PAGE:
There's two kinds of fake food: the replica fake food like the food displays in the windows of Japanese restaurants, and the cute kind. My collection of fake food is the cute kind. 
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peas & carrots in a mini blue colander!
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Super realistic fake food always has a plastic-y look to it that doesn't work for me though I was enthralled by these displays as a little girl. Photo credit: Lombroso
And my ultimate favorite kind of fake food is much harder to define, but I like to call it functional fake food. fff is adorable and should have a high design quality. It's cute but usable, playable. You can cuddle with it, use it in the kitchen, or maybe it's a funky display item. It's realistic but does not try to be exact. There's always lots of whimsy. Hand-crafted is good and natural materials are best.
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On the other hand, here is plastic fake food that is super cute. The difference is that these donuts are not trying to look realistic so the plastic doesn't detract from its playfulness. Children's toys are a great source of fake food. These donuts came as a half dozen from Lakeshore Learning many years ago. The frosting comes off and can be mix n' matched with the bottoms. 
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Wood food is best, and Haba is the best of the best! These butter cookies evoke the real thing but leave lots of room for imaginative play.
 
 
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It's a gray Sunday afternoon and Franny and Jordan are playing Scategories at the dining room table with their friend, Charlotte, so it must be time for me to bake cookies! 

I'm making my favorite chocolate, chocolate chip cookies which are the same as Barefoot Contessa's Chocolate White Chocolate Chunk Cookies except I substitute chocolate chips for the white chocolate chunks. I do this because I always have chocolate chips in the pantry (unless Dave has eaten them all), and second, because I find white chocolate too sweet.

The contrast of the white on dark brown cookie does make for a more enticing-looking cookie, but I prefer the semi-sweet taste of the chocolate chips.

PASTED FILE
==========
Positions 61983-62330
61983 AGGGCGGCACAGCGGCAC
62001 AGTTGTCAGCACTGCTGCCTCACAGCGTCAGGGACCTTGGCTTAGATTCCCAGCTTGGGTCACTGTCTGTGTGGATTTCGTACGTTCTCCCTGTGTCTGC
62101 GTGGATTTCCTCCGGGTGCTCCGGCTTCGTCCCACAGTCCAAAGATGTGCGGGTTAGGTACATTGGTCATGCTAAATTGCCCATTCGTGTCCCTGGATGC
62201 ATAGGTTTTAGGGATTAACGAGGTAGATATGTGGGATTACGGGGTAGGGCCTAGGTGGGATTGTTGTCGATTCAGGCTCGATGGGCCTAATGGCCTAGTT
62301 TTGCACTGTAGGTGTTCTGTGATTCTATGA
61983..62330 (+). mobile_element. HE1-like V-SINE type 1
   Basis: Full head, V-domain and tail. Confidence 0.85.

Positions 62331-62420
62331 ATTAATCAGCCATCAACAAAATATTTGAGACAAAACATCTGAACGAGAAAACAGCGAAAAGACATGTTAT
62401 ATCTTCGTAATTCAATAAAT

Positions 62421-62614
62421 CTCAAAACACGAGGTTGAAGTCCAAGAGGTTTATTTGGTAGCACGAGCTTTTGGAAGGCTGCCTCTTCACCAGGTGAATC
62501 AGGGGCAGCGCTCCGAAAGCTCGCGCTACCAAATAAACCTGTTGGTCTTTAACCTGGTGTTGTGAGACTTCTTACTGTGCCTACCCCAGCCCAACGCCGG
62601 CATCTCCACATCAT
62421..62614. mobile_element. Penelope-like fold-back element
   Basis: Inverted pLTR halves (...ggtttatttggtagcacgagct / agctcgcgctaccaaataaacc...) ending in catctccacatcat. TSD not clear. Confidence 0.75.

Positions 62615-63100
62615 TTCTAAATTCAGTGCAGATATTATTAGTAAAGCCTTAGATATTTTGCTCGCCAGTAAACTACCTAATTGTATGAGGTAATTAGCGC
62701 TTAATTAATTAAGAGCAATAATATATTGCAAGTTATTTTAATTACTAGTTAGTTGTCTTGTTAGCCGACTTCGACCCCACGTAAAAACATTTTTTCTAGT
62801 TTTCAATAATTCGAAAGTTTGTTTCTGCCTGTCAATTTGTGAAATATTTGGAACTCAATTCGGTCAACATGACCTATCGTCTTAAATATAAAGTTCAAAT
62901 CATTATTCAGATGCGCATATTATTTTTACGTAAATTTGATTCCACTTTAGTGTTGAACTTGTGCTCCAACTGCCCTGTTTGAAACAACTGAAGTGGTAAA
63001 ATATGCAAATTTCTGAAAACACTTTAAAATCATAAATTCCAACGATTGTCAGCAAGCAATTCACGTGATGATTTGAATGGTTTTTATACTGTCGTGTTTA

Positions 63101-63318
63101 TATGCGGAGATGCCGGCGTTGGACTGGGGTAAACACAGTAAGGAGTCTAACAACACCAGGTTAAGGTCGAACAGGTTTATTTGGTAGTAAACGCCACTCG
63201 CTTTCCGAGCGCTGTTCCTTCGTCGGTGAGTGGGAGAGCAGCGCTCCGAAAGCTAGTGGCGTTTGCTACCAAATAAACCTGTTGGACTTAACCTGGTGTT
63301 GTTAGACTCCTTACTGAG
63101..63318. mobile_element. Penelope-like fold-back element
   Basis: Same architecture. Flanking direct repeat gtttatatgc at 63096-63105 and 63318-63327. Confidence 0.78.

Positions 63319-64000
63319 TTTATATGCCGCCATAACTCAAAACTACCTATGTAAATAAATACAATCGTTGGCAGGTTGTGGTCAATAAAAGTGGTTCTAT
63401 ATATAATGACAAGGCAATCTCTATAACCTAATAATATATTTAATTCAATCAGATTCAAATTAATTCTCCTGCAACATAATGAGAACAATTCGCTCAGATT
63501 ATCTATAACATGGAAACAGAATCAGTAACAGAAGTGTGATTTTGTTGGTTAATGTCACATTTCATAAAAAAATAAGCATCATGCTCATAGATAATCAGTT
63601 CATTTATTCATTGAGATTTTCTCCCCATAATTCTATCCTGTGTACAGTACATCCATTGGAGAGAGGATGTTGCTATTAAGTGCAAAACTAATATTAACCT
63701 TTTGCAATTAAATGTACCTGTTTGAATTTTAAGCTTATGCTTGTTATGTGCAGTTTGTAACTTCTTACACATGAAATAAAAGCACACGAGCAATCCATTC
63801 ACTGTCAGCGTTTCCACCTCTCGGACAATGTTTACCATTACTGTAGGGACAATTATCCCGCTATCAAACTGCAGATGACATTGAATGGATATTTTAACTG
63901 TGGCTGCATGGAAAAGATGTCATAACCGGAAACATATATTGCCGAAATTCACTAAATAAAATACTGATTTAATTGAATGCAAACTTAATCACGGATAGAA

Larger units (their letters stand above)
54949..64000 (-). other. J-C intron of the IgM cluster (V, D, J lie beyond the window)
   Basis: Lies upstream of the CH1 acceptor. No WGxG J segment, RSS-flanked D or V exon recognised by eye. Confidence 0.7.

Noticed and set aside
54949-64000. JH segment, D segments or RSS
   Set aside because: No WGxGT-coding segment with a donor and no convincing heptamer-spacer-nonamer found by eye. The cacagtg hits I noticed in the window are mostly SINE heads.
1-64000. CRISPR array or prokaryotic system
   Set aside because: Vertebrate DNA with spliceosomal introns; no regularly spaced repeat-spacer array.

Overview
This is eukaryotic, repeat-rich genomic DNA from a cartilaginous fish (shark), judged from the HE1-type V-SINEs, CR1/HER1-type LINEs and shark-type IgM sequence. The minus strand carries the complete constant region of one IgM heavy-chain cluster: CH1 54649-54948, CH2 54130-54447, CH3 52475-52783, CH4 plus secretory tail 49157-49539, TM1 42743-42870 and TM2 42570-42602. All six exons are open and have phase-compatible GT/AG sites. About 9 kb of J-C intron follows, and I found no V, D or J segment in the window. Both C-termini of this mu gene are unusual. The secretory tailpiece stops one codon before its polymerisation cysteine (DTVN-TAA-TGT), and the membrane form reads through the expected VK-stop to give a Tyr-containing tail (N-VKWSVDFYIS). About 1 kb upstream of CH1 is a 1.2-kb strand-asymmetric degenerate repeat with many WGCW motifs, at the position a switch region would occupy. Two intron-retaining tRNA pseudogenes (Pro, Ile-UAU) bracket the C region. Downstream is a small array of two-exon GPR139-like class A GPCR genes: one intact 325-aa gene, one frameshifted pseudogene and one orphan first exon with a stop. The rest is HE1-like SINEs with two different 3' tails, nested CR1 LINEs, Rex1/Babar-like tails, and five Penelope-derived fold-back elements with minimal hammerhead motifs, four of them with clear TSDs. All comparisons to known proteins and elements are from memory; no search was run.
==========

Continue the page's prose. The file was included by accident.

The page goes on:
Ina Garten always scoops her cookies with a spring-loaded ice cream scooper or melon baller to get a uniform size. I don't think that's necessary because they don't have to be perfect. 

She then presses them gently with her finger (finger dipped in water so the dough won't stick) to get an even spread of the cookies as it cooks while still retaining the nooks and valleys that give this cookie a terrific texture. 

These have already been flattened. As you can see, it's a very slight depression.
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On the first batch, I forgot to make the depression with my finger, and this is how they came out. Definitely more jaggedy, but still delicious. The kids voted accordingly: Charlotte liked the first batch better, Jordan and me the second, and Franny didn't care.
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We all agree that the finger-depressed cookies look better so we plan to stick with that!
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Cookies with friends. What could be better?
Chocolate Chocolate Chip Cookies, from Barefoot Contessa's Chocolate White Chocolate Chunk Cookies
Yield:  about 3 dozen cookies

1/2 lb. room temperature butter
1 C sugar
1 C brown sugar
2 Large (or XL) eggs
2 tsp. vanilla
2/3 C cocoa powder, unsweetened

Dry ingredients
2C flour, unbleached
1 tsp. baking soda
1 tsp. baking powder
1 tsp. salt

2C semi-sweet chocolate chips

Pre-heat the oven to 350 degrees.

Cream butter in a standing mixer. Add both sugars, eggs, and vanilla. After mixing well, add cocoa powder. Careful, it will float up and dust everything! Toss a kitchen towel over the mixer if you want to catch the dust. Mix the cocoa powder in well. 

Gradually add the dry ingredients and be careful not to overbeat. Hand stir in the chocolate chips, scraping the bottom and the sides to mix in any dry ingredients.

Using your wooden spoon or a soup spoon, spoon the batter on to a parchment-lined sheet pan. Don't overcrowd. I usually only put 9 to a half-sheet pan. Wet fingertips and flatten slightly.

Cook for 11 minutes if making 3 dozen cookies. Ina's recipe makes larger cookies and so she cooks hers for 15 minutes. Be sure to not overcook. These are best when they are chewy in the middle but crusty on the edges.

Addendum from May 5, 2013: 
Having just written about salt, I think Ina Garten always uses kosher salt, even when she bakes. I use table salt when I bake, and you really can taste the salt in the above cookies. Personally I like this because it creates a complex umami flavor like eating caramels with sea salt. Next time I bake these cookies, maybe I'll try them with Diamond Crystal kosher salt and see if we can taste the difference.